On February 16 2011, a series of explosions at a military munitions dump in Gongo la Mboto Tanzania killed at least 25 people, flattening buildings and terrifying thousands of people in the local community.
AMREF is now training counselors to provide psycho-social support for the victims and their families.
March 7, 2011
By: Katare Mbashiru
Tanzania Daily News
African Medical Research Foundation (AMREF) on Monday launched a three-day training to 20 health care workers who will provide psychological and counselling to Gongo la Mboto bomb blast victims.
The trainees will conduct community sensitization, prioritise the affected families as well as provide services to the first 79 most affected families in the suburb.
AMREF Acting Director General Ms Florence Temu said in Dar es Salaam on Monday that the disaster response psychological support project involved partners from Muhimbili University of Health and Allied Science (MUHAS), Medical Association of Tanzania (MAT), Ilala Municipality and Medical Women Association of Tanzania (MEWATA).
"Beyond the normal medication, direct and indirect victims needed long-term psychological support. This is because beyond physical sufferings caused by bomb blasts, there are some who will live with the phobia and trauma which need treatment which is not cheap but important", she said.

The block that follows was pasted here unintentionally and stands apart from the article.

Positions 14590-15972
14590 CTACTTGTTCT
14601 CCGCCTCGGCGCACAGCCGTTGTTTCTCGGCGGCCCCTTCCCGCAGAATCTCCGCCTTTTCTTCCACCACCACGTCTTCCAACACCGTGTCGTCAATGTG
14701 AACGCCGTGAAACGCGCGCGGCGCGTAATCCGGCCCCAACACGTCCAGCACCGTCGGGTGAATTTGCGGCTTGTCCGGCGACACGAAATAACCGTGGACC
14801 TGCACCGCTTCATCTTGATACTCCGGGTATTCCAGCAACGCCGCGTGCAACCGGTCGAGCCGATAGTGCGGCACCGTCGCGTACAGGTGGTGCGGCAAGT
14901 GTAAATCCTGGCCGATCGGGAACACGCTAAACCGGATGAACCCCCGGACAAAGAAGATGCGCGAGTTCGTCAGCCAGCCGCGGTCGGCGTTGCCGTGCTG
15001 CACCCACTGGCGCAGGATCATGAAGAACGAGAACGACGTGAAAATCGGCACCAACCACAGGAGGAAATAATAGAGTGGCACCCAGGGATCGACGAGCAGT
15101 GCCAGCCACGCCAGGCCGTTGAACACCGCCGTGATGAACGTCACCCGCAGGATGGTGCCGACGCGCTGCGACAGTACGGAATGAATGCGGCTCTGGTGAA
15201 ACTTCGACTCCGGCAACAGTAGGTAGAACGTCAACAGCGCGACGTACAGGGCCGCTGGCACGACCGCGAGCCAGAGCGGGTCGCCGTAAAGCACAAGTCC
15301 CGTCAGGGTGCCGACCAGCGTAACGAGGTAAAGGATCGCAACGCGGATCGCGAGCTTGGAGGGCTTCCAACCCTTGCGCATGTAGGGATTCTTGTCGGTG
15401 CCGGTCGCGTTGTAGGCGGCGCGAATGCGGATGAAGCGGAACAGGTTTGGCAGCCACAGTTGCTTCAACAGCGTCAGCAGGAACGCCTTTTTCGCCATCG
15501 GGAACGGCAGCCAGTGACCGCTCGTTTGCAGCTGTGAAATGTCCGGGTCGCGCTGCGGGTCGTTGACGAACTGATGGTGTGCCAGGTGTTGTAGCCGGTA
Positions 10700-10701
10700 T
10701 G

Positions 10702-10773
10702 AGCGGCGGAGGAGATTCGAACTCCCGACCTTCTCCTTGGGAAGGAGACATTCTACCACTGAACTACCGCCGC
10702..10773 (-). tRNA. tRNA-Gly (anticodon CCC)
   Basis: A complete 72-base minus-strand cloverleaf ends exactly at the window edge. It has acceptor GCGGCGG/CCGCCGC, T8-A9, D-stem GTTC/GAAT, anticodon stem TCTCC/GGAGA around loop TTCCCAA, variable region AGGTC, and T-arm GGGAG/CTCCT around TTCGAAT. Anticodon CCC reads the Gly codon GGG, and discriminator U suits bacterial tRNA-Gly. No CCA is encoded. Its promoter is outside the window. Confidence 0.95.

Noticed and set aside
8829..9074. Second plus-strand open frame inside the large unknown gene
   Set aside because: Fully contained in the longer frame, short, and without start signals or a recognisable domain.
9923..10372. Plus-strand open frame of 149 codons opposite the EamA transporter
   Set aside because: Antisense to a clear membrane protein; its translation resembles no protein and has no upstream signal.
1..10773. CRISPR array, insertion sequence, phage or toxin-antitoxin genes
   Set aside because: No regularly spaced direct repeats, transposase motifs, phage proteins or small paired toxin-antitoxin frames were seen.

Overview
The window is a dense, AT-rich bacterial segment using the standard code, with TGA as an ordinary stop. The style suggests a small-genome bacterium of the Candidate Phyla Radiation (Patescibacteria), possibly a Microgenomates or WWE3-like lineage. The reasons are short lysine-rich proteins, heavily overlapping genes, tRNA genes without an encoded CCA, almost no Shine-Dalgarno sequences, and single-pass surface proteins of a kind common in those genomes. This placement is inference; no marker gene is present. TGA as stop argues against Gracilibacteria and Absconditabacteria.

Ms Temu said the trainees were from different health centres of Gongo la Mboto and that the services on psychological and trauma counselling would kick off on Saturday.
Post Traumatic Stress Disorders (PTSD) occurs when people are subjected to traumatic incidences such as terror and bomb explosions.
Sources from the Ministry of Health and Social Welfare told the 'Daily News' that the similar bomb blast incident which occurred at Mbagala military munitions camp in April 2009 left 509 people with PTSD.
"Some 705 patients were admitted to Temeke District Hospital, three of them, including a child, were in acute stress reaction", said one of the officials who preferred anonymity.
Dr Touraj Ayazi who is a Clinical Psychologist from MUHAS said that participants who attended the training would acquire knowledge about emotional trauma, theories related with trauma and crisis as well as gaining skills and techniques on crisis intervention.
"At the end of the training, you will be able to disseminate public education on trauma response and PTSD as well as dealing with children and adolescent trauma", Dr Ayazi told the trainees.
A representative from MAT, Dr Kissah Mwambane, said that most people concentrated on physical support such as treating wounds and providing shelter, food and drinks to survivors, but forgot psychological support which she said was vital.
Dr Kissah who is MAT Acting Secretary General and a psychiatrist, said that psychological and trauma counselling to bomb blast victims, would help people who were psychologically affected by explosions live comfortably as before the blasts.